Relics & Reliquaries

Reliquary Tabernacle with Virgin and Child

The Walters Art Museum, Baltimore

Reliquary Tabernacle with Virgin and Child

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Throughout the Middle Ages, reliquaries were typically the special domain of the goldsmith, the artisan whose work was three-dimensional, architectural, and precious. By the fourteenth century, however, the development of gold-ground painting in Italy and the widespread circulation of relics in Europe gave rise to new categories of sacred containers. Particularly in Siena, renowned for its goldsmiths, enamelers, and painters, a variety of novel reliquary forms emerged. The incorporation of sacred relics into panel paintings, particularly those featuring Marian imagery, responded to the devotional requirements of both private and institutional patrons. The producers of these objects relied on materials traditionally associated with panel painting, but borrowed their forms and their visual language from works in other media.

Naddo Ceccarelli, a talented follower of Simone Martini (ca. 1284–1344), was one of a handful of Sienese painters to create reliquaries that emulated the work produced by goldsmiths. Their work combined the display functions of reliquaries with the devotional imagery associated with sculpture and painting. In this object, Ceccarelli has set a delicately tooled image of the standing Virgin and Child within an armature punctuated by thirty-four clear glass relic chambers. The glimmering gold-ground painting at the core of the object constitutes one of the few surviving examples of a full-length, standing Virgin and Child in fourteenth-century painting. This particular genre of Marian iconography is more commonly found in freestanding sculpture. Standing on a faux-marble platform, Ceccarelli's Virgin recalls the placement of Marian statues above altar tables. The presence of the rectangular relic chamber below the painted marble surface enhances this association with an altar table, which was required by canon law to contain relics. By combining these elements in his painted tabernacle, Ceccarelli presented worshipers with the miniature equivalents of the furnishings of a funerary chapel complete with statuary, altar, and relics.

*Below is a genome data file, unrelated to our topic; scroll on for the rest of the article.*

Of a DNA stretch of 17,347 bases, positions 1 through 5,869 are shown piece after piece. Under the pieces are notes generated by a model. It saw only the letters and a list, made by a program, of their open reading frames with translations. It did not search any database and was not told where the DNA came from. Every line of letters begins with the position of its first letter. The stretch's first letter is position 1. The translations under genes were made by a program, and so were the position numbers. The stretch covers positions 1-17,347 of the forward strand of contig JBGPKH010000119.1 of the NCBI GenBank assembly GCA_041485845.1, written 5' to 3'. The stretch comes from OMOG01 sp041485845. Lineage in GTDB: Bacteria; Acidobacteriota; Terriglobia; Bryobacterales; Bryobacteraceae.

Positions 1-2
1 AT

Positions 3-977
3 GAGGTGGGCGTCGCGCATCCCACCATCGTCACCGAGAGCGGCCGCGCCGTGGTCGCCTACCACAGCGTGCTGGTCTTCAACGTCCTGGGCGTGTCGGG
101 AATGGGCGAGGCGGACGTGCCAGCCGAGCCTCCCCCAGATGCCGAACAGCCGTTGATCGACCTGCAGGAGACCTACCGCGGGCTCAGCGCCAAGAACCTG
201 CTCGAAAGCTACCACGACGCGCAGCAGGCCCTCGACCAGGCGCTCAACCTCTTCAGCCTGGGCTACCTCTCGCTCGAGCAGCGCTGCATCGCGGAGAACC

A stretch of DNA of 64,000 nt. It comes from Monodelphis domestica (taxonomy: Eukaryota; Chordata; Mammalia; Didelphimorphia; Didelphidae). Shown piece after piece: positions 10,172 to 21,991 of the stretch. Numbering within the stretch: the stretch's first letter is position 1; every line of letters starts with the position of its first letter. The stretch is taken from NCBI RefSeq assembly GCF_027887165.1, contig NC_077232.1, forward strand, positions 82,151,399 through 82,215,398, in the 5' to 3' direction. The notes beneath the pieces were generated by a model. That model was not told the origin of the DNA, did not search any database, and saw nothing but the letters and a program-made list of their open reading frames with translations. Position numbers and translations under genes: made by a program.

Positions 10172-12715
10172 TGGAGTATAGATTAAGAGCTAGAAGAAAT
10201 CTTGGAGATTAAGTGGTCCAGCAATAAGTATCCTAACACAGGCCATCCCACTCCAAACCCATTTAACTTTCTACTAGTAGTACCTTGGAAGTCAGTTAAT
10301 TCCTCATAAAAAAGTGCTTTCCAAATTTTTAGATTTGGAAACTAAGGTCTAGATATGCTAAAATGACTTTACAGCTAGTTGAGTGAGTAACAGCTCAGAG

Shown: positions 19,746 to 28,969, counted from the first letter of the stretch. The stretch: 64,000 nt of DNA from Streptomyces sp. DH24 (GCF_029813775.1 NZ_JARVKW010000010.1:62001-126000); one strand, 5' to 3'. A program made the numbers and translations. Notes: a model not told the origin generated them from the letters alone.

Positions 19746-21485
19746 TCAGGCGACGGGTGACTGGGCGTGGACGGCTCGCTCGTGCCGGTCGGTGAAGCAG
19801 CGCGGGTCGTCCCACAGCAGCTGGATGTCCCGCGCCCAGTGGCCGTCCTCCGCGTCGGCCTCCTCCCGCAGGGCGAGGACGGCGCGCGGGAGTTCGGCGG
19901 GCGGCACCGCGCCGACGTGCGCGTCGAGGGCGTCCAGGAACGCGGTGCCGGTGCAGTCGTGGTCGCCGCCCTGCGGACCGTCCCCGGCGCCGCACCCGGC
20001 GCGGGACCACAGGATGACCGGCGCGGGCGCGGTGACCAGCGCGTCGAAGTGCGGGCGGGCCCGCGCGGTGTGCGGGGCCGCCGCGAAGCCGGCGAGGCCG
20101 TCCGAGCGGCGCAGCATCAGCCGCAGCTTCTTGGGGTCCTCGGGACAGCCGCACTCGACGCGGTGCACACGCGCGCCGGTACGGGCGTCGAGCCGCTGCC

C. Griffith Mann